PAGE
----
Duct Cleaning

By Chris Welsh
For allergy sufferers life can be a never ending quest to discover the causes of those headaches, congested sinuses, itchy eyes and general irritation that plagues them. Medication, weather, commercial products and personal habits are all scrutinized, put under the microscope to determine if they contribute in any way to the allergic reactions. Air borne pollutants are high on the list of potential problem causers, and many products are geared towards filtering the air you breath in order to remove the microscopic allergens, if they are present. Once possible solution is cleaning the air ducts in your forced air systems, namely air conditioning and heating. The Environmental Protection Agency has done research that says duct cleaning does not necessarily improve air quality when it comes to preventing allergies, but some people swear by it. If you are considering having your ducts cleaned, it would help to know what is involved and how the process works to help you make the best decision.

Determining the Problem

Before you consider having your air ducts cleaned it is important to rule out other potential causes to your allergy problems. If you have eliminated all the other potential causes the air duct cleaning could be the next logical step. Cooling and heating systems can become contaminated with mold, debris, dust and pollen if they are not maintained properly, of they were installed improperly in the first place. These are the potential causes of problems for people who have sensitive allergies.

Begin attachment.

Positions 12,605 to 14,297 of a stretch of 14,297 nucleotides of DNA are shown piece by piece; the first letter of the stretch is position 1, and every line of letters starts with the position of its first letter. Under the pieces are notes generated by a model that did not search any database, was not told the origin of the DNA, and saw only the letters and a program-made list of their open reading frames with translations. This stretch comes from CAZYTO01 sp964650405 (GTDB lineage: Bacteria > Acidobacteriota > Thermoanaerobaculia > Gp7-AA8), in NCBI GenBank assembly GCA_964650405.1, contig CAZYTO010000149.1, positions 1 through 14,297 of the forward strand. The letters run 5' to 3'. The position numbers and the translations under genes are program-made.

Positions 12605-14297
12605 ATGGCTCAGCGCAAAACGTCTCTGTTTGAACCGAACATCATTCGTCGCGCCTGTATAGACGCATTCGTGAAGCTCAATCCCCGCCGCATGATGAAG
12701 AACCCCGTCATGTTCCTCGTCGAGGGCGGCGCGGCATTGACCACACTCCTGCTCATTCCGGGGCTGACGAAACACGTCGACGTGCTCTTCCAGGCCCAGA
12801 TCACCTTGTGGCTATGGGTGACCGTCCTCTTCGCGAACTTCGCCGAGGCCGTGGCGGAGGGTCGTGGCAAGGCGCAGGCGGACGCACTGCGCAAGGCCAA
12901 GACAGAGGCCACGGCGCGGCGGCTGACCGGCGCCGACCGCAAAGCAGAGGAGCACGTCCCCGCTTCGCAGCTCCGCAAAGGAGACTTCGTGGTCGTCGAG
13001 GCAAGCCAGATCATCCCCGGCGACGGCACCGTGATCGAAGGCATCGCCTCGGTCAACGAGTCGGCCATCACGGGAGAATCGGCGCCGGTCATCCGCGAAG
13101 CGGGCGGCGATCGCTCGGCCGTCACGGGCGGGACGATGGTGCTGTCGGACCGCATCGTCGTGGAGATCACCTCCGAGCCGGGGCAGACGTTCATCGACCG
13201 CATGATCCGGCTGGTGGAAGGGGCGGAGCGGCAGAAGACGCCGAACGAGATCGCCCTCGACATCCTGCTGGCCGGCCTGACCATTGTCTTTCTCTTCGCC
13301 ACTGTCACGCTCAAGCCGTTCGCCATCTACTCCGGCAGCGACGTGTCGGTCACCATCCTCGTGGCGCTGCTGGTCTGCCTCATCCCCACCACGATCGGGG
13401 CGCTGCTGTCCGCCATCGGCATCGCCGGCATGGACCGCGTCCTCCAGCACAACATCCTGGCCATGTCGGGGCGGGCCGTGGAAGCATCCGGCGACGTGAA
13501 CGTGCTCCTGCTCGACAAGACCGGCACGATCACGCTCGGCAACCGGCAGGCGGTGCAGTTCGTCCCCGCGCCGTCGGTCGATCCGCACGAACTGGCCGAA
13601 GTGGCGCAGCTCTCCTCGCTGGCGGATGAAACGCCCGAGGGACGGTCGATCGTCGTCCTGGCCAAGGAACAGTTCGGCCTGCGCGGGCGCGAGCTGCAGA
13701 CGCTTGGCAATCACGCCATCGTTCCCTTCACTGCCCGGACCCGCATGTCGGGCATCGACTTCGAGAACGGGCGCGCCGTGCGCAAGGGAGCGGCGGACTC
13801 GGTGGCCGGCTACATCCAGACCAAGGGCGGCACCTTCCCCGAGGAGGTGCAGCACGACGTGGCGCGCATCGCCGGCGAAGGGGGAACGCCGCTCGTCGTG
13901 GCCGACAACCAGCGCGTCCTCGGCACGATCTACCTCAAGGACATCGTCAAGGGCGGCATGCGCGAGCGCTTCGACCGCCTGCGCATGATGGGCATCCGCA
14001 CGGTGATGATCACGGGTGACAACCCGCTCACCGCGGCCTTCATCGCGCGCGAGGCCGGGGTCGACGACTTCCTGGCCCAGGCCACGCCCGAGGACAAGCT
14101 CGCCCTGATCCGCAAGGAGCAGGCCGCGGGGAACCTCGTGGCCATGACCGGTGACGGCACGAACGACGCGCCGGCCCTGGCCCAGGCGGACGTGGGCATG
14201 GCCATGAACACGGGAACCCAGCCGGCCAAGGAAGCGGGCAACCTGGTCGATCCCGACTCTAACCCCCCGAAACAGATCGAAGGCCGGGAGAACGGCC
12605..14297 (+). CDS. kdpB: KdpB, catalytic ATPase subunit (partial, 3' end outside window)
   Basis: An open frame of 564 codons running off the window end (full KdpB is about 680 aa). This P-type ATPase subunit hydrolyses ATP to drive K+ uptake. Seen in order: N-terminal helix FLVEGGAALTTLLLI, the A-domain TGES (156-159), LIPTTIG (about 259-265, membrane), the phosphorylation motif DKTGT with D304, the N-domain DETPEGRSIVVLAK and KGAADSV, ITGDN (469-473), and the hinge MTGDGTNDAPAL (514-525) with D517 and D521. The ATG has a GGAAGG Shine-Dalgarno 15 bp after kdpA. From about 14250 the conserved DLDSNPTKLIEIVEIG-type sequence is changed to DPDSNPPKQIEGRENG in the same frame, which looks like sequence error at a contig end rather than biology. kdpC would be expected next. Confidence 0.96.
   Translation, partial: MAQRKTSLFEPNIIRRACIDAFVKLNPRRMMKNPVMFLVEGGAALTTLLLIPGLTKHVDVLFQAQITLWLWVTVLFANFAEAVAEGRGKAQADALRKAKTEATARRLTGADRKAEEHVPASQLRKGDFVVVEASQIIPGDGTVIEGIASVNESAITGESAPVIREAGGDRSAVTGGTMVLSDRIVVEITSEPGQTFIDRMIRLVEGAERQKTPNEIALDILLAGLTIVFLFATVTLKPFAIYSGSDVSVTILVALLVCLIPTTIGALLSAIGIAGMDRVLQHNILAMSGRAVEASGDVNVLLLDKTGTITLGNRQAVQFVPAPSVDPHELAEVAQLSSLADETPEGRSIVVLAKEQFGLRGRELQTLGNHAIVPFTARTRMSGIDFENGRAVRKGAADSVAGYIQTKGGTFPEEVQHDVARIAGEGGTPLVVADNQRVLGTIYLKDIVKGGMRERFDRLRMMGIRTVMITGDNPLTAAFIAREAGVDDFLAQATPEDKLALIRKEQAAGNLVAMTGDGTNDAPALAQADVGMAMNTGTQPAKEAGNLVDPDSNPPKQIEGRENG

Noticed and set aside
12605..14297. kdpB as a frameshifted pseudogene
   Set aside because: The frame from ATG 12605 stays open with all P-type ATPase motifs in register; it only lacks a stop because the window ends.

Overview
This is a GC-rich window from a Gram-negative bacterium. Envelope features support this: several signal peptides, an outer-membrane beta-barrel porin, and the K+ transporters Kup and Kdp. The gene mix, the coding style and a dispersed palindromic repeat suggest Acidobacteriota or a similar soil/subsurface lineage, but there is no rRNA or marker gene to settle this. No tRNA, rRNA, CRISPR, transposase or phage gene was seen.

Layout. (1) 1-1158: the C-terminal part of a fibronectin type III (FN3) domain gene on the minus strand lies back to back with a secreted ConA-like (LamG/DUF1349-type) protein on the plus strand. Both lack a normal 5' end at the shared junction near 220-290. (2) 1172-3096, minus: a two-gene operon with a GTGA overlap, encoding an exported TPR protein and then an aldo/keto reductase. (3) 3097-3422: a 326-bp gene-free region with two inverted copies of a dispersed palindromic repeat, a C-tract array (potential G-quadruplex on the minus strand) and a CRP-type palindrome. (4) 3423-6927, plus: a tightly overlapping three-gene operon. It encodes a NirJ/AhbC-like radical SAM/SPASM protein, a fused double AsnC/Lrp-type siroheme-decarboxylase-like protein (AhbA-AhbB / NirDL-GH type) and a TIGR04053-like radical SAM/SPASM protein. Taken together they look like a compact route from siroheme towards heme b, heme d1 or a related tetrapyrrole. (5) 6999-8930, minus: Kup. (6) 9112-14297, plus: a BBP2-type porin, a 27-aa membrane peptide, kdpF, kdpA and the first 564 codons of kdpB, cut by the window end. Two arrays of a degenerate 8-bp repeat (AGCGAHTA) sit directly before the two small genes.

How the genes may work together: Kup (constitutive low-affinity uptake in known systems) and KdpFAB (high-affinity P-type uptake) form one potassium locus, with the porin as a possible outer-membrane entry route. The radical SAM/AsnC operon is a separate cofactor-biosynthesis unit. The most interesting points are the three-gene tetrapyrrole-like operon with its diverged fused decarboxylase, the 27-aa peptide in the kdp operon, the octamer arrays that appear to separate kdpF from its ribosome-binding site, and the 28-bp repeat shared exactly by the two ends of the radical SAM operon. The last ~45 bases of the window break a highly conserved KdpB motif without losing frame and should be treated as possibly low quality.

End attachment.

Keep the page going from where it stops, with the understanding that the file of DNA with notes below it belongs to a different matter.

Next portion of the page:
What Exactly Gets Cleaned?

Duct cleaning involves cleaning the components of your forced air systems, which include the air returns, the air supply ducts and registers, the diffusers, grilles, heating and cooling coils, the fan motors and housing, the air handling unit housing, the drip pans (where the moisture condenses and collects) and the like. When the service contractor comes to clean the system it is important they do not leave out any components; should they clean all but one, the one left dirty could potentially contaminate the air all over again.

In order to protect the humans and pets in the environment where the duct cleaning is taking place, all residents and animals should vacate the premises. Workers should were masks and respirators and HEPA filtration should be used on all the cleaning equipment.

So, Should You?

If you see mold growing on parts of the system, the ducts should be cleaned if there are allergy sufferers in the house or not; however it is hard to tell if what looks like mold actually is without a lab amylases. Visible signs that the system is contaminated or when all other precautions have been taken and someone in the house still suffers from airborne allergies are two good reasons to get your ducts cleaned.

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